There’s no denying that. In nine possessions, Harrell led the Browns to more points (a pick-six interception returned for a touchdown and a safety) than he did his own team (a field goal on his ninth and final drive of the night).

His first eight drives ended in four punts, a missed a field goal, two interceptions and a safety. They went for minus-5 yards, 15 yards, no yards, 9 yards, no yards, 17 yards, 24 yards and minus-16 yards. He didn’t benefit from good field position often, and he didn’t get very good protection from the backups on the offensive line. He was late with a couple of throws on his first drive, made some bad decisions (particularly on a screen pass that was doomed from the start) and even on a handful of his completions, Harrell was off target.

It wasn’t until his final drive, when the Packers took over at their own 17-yard line, that Harrell finally clicked. Hitting wide receiver Jarrett Boykin on 25- and 24-yard gains on back-to-back plays, it looked like Harrell had found a rhythm. But then he overthrew an open Andrew Brewer on what could have been a touchdown, and when McCarthy called a pitch to running back Mark Tyler on third-and-4 that lost 2 yards, the offense settled for a 42-yard Mason Crosby field goal.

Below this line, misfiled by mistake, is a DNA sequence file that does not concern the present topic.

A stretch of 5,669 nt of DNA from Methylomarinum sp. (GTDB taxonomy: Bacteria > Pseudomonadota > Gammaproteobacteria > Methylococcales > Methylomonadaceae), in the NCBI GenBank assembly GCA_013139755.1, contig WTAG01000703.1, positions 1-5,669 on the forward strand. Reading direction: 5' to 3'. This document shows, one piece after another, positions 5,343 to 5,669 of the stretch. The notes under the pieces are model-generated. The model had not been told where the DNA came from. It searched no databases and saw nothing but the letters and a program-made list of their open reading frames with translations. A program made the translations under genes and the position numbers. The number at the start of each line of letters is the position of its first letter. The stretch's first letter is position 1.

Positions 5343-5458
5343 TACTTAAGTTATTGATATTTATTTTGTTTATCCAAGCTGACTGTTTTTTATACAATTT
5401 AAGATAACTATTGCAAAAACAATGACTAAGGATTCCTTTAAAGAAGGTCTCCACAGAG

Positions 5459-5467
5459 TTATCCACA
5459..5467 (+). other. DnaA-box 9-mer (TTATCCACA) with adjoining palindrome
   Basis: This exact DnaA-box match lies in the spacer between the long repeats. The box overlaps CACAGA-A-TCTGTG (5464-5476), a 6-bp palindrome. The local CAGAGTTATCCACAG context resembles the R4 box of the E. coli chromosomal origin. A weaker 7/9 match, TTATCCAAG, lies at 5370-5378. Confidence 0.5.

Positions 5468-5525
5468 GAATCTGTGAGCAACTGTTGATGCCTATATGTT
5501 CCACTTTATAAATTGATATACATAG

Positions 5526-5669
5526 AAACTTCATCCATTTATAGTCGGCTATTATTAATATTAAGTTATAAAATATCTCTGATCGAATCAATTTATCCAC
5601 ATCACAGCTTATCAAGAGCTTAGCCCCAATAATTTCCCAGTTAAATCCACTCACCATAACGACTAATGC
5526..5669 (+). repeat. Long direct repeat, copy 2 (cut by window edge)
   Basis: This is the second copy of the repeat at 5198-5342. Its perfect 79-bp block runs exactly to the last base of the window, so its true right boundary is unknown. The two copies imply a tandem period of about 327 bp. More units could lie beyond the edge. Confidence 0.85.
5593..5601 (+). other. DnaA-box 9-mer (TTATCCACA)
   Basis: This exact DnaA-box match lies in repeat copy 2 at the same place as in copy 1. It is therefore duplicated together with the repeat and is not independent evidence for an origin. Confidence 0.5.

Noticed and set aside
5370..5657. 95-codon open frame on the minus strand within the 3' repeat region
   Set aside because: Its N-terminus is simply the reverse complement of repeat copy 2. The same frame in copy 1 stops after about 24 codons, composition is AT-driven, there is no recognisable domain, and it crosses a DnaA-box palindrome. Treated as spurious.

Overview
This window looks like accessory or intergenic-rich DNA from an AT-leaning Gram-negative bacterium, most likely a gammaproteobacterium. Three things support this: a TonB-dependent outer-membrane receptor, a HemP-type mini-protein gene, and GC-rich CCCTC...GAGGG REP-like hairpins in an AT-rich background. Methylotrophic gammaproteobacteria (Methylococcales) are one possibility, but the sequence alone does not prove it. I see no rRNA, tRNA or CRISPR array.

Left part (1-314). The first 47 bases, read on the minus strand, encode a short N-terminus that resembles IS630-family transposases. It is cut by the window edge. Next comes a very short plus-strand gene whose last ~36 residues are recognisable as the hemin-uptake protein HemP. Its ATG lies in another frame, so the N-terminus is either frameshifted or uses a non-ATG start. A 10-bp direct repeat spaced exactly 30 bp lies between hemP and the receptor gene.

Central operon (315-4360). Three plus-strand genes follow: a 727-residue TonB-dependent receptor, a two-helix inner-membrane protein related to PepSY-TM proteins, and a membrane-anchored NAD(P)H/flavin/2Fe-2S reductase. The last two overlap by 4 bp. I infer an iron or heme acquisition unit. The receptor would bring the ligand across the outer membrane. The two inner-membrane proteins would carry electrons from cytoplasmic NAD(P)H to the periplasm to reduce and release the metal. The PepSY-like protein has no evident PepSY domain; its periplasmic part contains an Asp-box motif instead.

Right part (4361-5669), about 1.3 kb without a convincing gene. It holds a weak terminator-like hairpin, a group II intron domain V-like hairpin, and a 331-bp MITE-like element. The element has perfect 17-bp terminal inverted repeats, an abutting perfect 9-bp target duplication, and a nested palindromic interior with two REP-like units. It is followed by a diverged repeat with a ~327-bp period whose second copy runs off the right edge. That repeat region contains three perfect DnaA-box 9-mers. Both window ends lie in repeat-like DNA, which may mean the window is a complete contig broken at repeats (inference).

“I think he made some plays. I don’t think the guys he played with last night would have said that they gave him their best effort,” Rodgers said. “We had a lot of MAs; up front, I don’t think we blocked as well as we wanted to at times.”

McCarthy acknowledged that “the second offensive line needs to play better; they did not grade out very well.” But neither did Harrell, and he’ll have to play better – especially in the Aug. 30 preseason finale against Kansas City since Rodgers figures to play into the third quarter next Thursday at Cincinnati – to prove the worries about his play are unfounded.

Asked after the game what he would say to those who doubt him, Harrell chuckled.

“I don’t know,” he replied. “I’d like to say we’ll evaluate tomorrow what happened today. We’d like to score more points. That’s the key, is to score points and finish drives. We didn’t do that tonight. We’re always confident in ourselves. It’s not like I’ll ever lose confidence in myself. I’m fine. Like I said, we’ll evaluate the film tomorrow, see what happened and try to improve from it.

“I think any preseason game you’ve got to look at it the same: It’s another chance to go play. I didn’t really think about how much time Aaron’s going to get next week or anything like that (while playing the Browns). It never really crossed my mind. It was just, ‘Tonight’s the night and we want to go out there and play well.’ I think that’s the way I try to approach every preseason game. Especially when I know I’m going to get some action, I want to go perform well and play well. The same thing in practice, any time you have the chance, you want to do your best and get better.”